Do your clients know how to complain?
.
.
.
Louise Heath
A reminder about complaint procedure obligations, with useful suggested wording to be included in client care letters.
I have been totting up the number of different regulators to which a client may be able to complain about a solicitor and I have come up with five abbreviations that will be familiar to legal practitioners: SRA, LeO, OISC, FCA and ICO. However, would your clients know which of them may be able to help and in what circumstances? Not all will apply to every practice but it could be worth checking whether your client care letters include the relevant information.
Since individuals can complain to the Legal Ombudsman (LeO) if they are unreasonably denied a service, or to the Solicitors Regulation Authority (SRA) if a solicitor discriminates against them unlawfully, it is good practice to put your complaints procedure on your website, so that an individual does not necessarily have to receive terms of business information to know how to raise a problem.
To start with the obvious, you have to inform clients of your regulatory status.1SRA Code of Conduct 2011, Chapter 1, Outcome 1.7. Solicitors and most practices will be regulated by the SRA. Not-for-profit practices are not regulated as entities by the SRA but the solicitors working in them are. The SRA can deal with complaints about any breaches of the Handbook, although complaints about the service provided should be made to the LeO (see below).
Some practices may also be regulated by other bodies in relation to some services, for example, the Office of the Immigration Services Commissioner (OISC) or the Financial Conduct Authority (FCA), if your immigration or debt practice is in a third sector organisation.
You must inform clients, in writing at the outset of their matter, of their right to make a complaint and provide full details of how to do so.2Ibid – Outcome 1.9. You must also inform them, in writing, at the time of engagement and at the conclusion of your complaints procedure, of their right to complain to the LeO, the time frame for doing so and full details of how to make contact: PO Box 6806, Wolverhampton WV1 9WJ, telephone 0300 555 0333 or email enquiries@legalombudsman.org.uk.3Ibid – Outcome 1.10.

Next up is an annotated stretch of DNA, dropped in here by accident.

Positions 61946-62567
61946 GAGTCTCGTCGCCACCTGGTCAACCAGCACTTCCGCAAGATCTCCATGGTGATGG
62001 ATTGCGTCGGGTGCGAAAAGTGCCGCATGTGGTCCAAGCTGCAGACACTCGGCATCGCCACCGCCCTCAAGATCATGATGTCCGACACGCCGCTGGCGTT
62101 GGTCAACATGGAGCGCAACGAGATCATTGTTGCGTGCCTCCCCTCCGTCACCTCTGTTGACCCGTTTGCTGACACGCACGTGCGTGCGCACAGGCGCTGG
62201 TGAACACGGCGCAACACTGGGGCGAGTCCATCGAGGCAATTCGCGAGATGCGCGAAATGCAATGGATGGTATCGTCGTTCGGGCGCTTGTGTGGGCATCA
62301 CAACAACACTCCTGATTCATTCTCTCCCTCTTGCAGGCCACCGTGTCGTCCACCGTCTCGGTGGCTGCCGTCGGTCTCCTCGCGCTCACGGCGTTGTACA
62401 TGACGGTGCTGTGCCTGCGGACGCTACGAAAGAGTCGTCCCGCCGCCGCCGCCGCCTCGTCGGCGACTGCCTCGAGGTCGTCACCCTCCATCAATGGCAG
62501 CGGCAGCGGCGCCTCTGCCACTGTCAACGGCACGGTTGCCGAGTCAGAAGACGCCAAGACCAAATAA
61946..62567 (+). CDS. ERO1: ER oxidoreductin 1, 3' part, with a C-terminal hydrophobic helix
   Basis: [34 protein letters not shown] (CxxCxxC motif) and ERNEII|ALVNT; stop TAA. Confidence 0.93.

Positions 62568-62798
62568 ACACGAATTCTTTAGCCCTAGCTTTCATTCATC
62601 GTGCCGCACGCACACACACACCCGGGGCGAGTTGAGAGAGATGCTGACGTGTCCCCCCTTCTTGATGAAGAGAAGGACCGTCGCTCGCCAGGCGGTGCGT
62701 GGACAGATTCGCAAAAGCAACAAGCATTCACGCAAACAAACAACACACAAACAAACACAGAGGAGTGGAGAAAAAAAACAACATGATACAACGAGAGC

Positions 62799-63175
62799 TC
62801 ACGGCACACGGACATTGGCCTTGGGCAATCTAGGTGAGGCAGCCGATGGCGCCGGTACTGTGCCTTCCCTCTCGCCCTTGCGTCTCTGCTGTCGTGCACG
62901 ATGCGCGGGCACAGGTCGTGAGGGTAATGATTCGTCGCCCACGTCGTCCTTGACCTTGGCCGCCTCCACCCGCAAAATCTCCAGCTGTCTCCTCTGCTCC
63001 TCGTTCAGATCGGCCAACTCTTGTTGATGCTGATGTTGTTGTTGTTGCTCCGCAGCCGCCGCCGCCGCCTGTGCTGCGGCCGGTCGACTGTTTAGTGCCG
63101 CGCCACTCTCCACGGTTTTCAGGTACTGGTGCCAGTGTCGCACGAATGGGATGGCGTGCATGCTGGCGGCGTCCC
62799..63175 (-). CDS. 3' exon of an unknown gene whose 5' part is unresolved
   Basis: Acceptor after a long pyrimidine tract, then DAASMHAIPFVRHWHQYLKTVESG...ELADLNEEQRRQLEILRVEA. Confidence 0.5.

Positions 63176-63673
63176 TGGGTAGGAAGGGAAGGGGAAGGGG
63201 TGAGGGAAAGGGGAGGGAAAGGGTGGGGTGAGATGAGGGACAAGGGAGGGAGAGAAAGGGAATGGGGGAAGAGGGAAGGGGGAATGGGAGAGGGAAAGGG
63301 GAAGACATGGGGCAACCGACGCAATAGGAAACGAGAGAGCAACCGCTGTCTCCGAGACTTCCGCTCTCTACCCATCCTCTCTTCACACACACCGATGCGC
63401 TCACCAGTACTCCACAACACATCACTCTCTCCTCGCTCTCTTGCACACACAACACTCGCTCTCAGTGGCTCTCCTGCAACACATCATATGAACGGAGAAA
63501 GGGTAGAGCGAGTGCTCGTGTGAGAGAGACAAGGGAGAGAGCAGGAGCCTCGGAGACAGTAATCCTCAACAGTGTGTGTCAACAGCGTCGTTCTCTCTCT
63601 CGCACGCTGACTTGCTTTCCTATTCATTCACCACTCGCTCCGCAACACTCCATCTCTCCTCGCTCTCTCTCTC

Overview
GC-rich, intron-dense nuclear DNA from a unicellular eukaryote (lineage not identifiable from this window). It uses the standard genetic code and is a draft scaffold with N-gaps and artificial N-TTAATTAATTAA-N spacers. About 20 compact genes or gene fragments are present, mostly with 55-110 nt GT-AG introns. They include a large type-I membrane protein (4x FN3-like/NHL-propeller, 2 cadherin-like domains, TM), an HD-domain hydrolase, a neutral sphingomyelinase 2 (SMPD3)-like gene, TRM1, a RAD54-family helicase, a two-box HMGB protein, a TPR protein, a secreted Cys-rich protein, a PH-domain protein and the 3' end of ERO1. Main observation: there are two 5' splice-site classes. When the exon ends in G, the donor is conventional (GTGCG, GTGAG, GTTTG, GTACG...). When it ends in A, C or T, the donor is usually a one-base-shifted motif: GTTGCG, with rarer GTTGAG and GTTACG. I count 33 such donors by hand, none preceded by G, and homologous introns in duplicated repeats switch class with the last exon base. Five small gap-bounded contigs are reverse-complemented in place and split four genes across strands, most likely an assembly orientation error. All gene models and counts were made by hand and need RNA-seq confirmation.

You will want to encourage clients to contact their caseworker or someone within your practice first, so that any problem can be resolved quickly and without reference to the LeO.
Suggested wording:
We are committed to providing high-quality legal advice and client care. If you wish to raise any concerns about the service that you have received, please raise them with me so that we can resolve them quickly. If you are still unhappy or would prefer to contact someone else, please contact [insert details of your internal complaints contact]. We have a complaints procedure, which is available on request [you may also wish to insert a link to your complaints procedure if it is on your website]. Making a complaint will not affect how we handle your case.
The Legal Ombudsman could help you if you are not happy with our work or service and need to put things right. Before accepting a complaint for investigation, the Legal Ombudsman will check that you have tried to resolve your complaint with us first. If you have, then you must take your complaint to the Legal Ombudsman:
within six months of receiving a final response from us to your complaint
and
no more than six years from the date of act/omission; or
no more than three years from when you should reasonably have known there was cause for complaint.
Clients must be made aware of their right to challenge, or complain about, their bill.4Ibid – Outcome 1.14. This includes informing clients of their right to apply for assessment of the bill under Part III of the Solicitors Act 1974. You also need to explain if they may be liable to pay interest on an unpaid bill.
Clients need to be informed of their data protection rights, including their right to complain to the information commissioner.
Suggested wording:
If you are unhappy about the way we manage your personal information, you have a right to object to the Information Commissioner, Wycliffe House, Water Lane, Wilmslow, Cheshire SK9 5AF (tel: 0303 123 1113). https://ico.org.uk/make-a-complaint/
 
1     SRA Code of Conduct 2011, Chapter 1, Outcome 1.7. »
2     Ibid – Outcome 1.9.  »
3     Ibid – Outcome 1.10.  »
4     Ibid – Outcome 1.14. »

About the author(s)

Vicky Ling - author
Vicky Ling is a consultant specialising in legal aid practice and a founder member of the Law Consultancy Network.